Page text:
School Lunch Politics: The Surprising History of America's Favorite Welfare Program by Susan Levine | Hardcover | Barnes & Noble
School Lunch Politics: The Surprising History of America's Favorite Welfare Program

School Lunch Politics: The Surprising History of America's Favorite Welfare Program

by Susan Levine
     
 

ISBN-10: 0691050880

ISBN-13: 9780691050881

Pub. Date: 02/25/2008

Publisher: Princeton University Press

Whether kids love or hate the food served there, the American school lunchroom is the stage for one of the most popular yet flawed social welfare programs in our nation's history. School Lunch Politics covers this complex and fascinating part of American culture, from its origins in early twentieth-century nutrition science, through the establishment of the

Overview

Whether kids love or hate the food served there, the American school lunchroom is the stage for one of the most popular yet flawed social welfare programs in our nation's history. School Lunch Politics covers this complex and fascinating part of American culture, from its origins in early twentieth-century nutrition science, through the establishment of the National School Lunch Program in 1946, to the transformation of school meals into a poverty program during the 1970s and 1980s. Susan Levine investigates the politics and culture of food; most specifically, who decides what American children should be eating, what policies develop from those decisions, and how these policies might be better implemented.

Even now, the school lunch program remains problematic, a juggling act between modern beliefs about food, nutrition science, and public welfare. Levine points to the program menus' dependence on agricultural surplus commodities more than on children's nutritional needs, and she discusses the political policy barriers that have limited the number of children receiving meals and which children were served. But she also shows why the school lunch program has outlasted almost every other twentieth-century federal welfare initiative. In the midst of privatization, federal budget cuts, and suspect nutritional guidelines where even ketchup might be categorized as a vegetable, the program remains popular and feeds children who would otherwise go hungry.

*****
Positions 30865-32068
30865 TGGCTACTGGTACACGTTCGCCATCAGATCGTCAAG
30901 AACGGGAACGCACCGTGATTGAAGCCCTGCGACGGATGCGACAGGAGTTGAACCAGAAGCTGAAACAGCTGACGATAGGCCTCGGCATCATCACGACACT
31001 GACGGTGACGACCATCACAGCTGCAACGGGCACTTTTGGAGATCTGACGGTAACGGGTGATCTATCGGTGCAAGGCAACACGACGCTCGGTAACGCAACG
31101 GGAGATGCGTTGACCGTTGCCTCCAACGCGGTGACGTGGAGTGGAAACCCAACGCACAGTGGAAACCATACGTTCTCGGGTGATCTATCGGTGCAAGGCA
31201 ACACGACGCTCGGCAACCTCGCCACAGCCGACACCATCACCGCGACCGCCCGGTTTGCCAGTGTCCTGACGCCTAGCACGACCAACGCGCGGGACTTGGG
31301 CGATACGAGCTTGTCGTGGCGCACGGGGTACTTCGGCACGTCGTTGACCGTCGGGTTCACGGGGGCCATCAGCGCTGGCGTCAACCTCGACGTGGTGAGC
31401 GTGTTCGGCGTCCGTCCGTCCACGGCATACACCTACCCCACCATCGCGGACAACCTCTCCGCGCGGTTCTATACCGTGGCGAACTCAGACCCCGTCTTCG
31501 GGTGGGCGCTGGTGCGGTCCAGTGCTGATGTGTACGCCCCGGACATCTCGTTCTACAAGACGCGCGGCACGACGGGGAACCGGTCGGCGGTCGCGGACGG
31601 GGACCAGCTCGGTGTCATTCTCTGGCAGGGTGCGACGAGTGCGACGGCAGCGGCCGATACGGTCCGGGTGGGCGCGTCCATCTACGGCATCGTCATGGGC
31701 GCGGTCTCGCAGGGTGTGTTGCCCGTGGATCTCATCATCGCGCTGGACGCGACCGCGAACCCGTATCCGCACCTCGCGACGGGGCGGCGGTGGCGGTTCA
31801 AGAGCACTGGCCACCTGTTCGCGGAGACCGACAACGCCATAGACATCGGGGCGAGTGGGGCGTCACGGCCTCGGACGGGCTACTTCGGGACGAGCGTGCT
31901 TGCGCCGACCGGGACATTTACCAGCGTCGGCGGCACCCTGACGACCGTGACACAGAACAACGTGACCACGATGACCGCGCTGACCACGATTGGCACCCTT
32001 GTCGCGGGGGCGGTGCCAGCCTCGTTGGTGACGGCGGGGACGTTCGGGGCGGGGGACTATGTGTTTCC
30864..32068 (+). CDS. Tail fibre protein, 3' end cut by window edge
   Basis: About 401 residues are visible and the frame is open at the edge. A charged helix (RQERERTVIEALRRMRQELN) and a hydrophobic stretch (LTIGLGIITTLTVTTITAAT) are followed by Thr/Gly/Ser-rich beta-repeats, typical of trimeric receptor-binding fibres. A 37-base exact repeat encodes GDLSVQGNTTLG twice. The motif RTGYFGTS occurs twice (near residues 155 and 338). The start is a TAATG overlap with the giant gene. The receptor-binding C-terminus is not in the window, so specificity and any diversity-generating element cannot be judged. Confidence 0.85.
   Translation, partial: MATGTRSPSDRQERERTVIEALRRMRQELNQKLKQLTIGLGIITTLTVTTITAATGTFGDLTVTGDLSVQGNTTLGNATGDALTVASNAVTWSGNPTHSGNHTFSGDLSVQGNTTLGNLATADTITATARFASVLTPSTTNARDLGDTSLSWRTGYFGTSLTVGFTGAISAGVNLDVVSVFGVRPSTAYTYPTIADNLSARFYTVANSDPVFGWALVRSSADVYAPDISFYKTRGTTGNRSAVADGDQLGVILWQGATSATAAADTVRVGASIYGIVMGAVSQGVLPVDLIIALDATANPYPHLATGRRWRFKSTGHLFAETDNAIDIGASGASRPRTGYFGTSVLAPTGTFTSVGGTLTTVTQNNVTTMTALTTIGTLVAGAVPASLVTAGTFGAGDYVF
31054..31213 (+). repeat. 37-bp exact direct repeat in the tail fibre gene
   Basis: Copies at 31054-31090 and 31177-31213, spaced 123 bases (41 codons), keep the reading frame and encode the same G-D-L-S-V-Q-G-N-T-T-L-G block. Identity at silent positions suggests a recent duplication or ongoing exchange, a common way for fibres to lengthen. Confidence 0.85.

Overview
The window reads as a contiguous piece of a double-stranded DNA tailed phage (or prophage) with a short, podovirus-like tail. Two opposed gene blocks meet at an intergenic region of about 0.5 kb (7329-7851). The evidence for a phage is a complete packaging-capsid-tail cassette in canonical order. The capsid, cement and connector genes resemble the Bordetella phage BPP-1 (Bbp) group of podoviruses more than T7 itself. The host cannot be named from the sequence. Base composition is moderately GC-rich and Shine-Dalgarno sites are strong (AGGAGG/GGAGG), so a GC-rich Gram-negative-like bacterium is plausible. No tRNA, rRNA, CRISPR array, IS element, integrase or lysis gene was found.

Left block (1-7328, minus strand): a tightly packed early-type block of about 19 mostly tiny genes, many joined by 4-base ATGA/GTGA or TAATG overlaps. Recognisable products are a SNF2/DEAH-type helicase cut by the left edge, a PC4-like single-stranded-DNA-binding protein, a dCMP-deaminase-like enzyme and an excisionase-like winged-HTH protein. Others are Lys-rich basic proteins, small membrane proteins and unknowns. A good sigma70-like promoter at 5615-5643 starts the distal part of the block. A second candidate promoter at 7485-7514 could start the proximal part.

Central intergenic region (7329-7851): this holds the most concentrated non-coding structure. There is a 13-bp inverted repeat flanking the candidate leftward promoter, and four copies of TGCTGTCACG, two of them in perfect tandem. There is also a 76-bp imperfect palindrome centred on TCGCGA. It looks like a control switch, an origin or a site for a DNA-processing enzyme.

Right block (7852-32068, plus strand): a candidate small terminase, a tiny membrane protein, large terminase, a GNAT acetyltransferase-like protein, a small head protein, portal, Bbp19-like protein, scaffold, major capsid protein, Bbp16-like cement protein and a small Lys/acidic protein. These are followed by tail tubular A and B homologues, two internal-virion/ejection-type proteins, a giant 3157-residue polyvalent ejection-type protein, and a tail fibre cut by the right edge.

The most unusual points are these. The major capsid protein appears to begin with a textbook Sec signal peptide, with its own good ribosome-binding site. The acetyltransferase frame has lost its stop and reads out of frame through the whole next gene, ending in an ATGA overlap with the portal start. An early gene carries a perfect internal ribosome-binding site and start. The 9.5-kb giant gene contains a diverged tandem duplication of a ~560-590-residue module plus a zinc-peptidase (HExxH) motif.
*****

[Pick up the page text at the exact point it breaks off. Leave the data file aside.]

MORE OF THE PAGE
As politicians and the media talk about a national obesity epidemic, School Lunch Politics is a timely arrival to the food policy debates shaping American health, welfare, and equality.

Product Details

ISBN-13:
9780691050881
Publisher:
Princeton University Press
Publication date:
02/25/2008
Series:
Politics and Society in Twentieth-Century America Series
Pages:
272
Product dimensions:
6.20(w) x 9.20(h) x 1.00(d)

Table of Contents

List of Illustrations and Tables     vii
Acknowledgments     ix
Introduction: The Politics of Lunch     1
A Diet for Americans     10
The Search for a Scientific Diet     12
A Diet for Americans     23
Nutrition and Malnutrition     29
School Lunch as Public Policy     33
Welfare for Farmers and Children     39
School Lunches for Hungry Children     40
Eating the Surplus     45
The Institutionalization of School Lunch     49
Nutrition Standards and Standard Diets     54
School Lunch Standards     54
Nutrition in the National Defense     60
Eating Democracy     66
A National School Lunch Program     71
Agriculture or Education?     73
The Liberal Compromise     76
Discrimination and Segregation     82
Ideals and Realities in the Lunchroom     89
Nutrition and Surplus Commodities     91
Nutrition and the Food Service Industry     95
The Limits of the Lunchroom     98
No Free Lunch     105
Discovering Hunger in America     106
Agriculture or Welfare?     108
Food and the Poverty Line     120
A Right to Lunch     127
The Free Lunch Mandate     128
The Women's Campaign     130
School Lunch and Civil Rights     136
Eligibility Standards and the Right to Lunch     142
Let Them Eat Ketchup     151
Who Pays for Free Lunch?     152
Combo Meals and Nutrition Standards     163
Ketchup and Other Vegetables     171
Epilogue: Fast Food and Poor Children     179
Notes     193
Index     243

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